UNSW researcher leads global initiative to develop training for end-of-life conversations

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UNSW researcher Dr Ursula Sansom-Daly will lead a global team to develop a training program for healthcare professionals on how to have end-of-life conversations with young cancer patients.

The project is being funded by the Adolescent and Young Adult (AYA) Cancer Global Accord, an international partnership between CanTeen Australia, Teen Cancer America and the UK’s Teenage Cancer Trust. Their aim is to improve outcomes for adolescents and young adults with cancer and their families worldwide.

In Australia, sadly this means about one adolescent/young adult cancer patient dies every 3-4 days.

“It’s a tragic reality that around 400,000 young people aged 15-39 will die of cancer worldwide every year,” said Dr Sansom-Daly, a Post-Doctoral Research Fellow leading the Behavioural Sciences Unit’s Mental Health Research Team at UNSW Sydney, and Clinical Psychologist at Sydney Youth Cancer Service.

“In Australia, sadly this means about one adolescent/young adult cancer patient dies every 3-4 days.

“If young people with a potentially incurable diagnosis aren’t given the opportunity to have end-of-life conversations, they’re more likely to experience greater anxiety and physical pain and undergo intrusive procedures in their final days, and may also be less likely to die where they would want to.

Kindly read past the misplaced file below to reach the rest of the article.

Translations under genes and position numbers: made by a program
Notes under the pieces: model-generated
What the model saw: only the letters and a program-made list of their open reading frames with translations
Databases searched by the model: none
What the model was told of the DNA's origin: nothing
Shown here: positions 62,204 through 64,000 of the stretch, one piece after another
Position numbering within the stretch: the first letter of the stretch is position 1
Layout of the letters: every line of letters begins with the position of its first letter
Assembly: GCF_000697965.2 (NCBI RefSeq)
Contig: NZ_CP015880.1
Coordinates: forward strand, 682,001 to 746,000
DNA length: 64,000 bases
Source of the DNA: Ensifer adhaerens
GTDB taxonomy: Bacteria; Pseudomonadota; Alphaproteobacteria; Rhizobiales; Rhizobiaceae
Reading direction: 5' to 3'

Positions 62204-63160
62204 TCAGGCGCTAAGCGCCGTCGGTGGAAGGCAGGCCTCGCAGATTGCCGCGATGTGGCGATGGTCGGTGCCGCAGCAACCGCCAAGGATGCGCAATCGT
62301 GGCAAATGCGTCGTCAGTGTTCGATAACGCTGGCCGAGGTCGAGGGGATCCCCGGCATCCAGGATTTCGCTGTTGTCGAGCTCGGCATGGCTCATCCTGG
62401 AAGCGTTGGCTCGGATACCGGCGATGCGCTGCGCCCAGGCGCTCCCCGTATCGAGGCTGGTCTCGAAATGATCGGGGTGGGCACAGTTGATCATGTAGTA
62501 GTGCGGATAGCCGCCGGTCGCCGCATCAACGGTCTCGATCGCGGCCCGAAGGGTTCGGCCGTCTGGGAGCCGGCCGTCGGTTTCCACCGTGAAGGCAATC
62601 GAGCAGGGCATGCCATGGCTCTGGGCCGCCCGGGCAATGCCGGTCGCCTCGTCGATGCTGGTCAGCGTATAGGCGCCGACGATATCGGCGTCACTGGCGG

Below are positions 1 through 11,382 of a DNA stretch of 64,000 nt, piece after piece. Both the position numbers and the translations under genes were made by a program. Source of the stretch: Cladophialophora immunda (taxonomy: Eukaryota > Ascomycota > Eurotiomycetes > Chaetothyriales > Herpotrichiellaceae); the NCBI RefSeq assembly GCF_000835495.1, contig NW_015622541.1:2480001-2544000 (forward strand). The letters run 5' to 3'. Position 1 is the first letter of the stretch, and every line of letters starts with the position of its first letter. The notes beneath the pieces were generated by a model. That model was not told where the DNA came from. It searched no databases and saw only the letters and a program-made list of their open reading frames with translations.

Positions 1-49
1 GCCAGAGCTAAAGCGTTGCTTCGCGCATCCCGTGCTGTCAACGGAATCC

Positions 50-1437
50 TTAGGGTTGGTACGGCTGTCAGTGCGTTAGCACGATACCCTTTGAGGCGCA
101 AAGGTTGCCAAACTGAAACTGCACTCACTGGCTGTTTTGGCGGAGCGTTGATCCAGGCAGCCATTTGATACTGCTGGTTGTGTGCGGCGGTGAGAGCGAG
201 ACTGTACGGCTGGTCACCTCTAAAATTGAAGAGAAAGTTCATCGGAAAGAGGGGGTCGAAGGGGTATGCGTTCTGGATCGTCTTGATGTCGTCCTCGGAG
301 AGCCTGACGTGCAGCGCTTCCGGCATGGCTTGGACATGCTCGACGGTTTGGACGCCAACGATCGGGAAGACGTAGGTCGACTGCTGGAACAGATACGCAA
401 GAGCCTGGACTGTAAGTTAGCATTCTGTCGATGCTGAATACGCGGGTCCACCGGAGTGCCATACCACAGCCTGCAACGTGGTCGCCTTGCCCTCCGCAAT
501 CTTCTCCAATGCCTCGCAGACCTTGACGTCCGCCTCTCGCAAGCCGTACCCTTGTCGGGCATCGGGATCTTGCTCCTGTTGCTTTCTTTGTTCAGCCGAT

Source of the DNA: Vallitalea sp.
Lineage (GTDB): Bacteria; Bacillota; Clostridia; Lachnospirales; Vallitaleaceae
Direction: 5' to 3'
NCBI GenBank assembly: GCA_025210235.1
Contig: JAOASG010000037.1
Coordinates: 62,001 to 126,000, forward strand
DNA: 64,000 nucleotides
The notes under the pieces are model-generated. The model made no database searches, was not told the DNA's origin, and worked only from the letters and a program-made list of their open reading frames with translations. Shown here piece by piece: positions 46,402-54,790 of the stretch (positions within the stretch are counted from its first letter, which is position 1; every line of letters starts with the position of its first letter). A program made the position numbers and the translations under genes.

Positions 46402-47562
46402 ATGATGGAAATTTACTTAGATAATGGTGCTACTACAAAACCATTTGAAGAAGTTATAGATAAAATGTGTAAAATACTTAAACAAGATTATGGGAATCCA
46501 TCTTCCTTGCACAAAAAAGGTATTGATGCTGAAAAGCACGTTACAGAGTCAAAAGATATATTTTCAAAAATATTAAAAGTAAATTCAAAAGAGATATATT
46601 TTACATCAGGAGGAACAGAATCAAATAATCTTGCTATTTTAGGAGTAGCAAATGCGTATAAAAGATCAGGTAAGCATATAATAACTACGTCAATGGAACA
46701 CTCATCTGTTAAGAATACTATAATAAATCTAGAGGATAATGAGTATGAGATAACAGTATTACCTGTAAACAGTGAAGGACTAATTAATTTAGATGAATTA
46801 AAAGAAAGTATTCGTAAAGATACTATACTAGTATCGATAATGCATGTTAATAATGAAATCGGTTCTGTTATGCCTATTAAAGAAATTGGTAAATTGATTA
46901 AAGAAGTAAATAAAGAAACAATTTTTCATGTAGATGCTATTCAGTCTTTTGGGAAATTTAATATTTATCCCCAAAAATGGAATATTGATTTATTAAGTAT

“Because of how confronting it is, young people and their families can really rely on health professionals to ‘lead the way’ in talking about end of life issues and preferences. If these conversations don’t happen, this can be really isolating for the young person, and can make it even harder for surviving relatives to deal with their grief.

“That’s why training healthcare professionals to guide and facilitate age-appropriate end of life conversations for adolescents and young adults with cancer is absolutely critical,” Dr Sansom-Daly said.

“What we don’t yet know is what this kind of training should include, in order to best equip healthcare professionals to navigate these difficult discussions with young people.”

The $60,000 grant from the AYA Cancer Global Accord will be used to develop a training blueprint, which will then be evaluated with healthcare professionals and young people.

“The Global Accord partners are committed to international collaboration on innovative research into the psychological effects of cancer on adolescents and young adults,” said CanTeen CEO Peter Orchard.

“Despite being critically important, there has been little research into how best to facilitate end-of-life conversations, which is why all three partner organisations are thrilled to be supporting this vital project,” he added.

The grant announcement comes ahead of the 3rd Global Adolescent and Young Adult Cancer Congress being held in Sydney from 4-6 December 2018. For more information and to register, visit www.ayaglobalcancercongress.com.


Source: UNSW

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The ONA Editor curates oncology news, views and reviews from Australia and around the world for our readers. In aggregated content, original sources will be acknowledged in the article footer.

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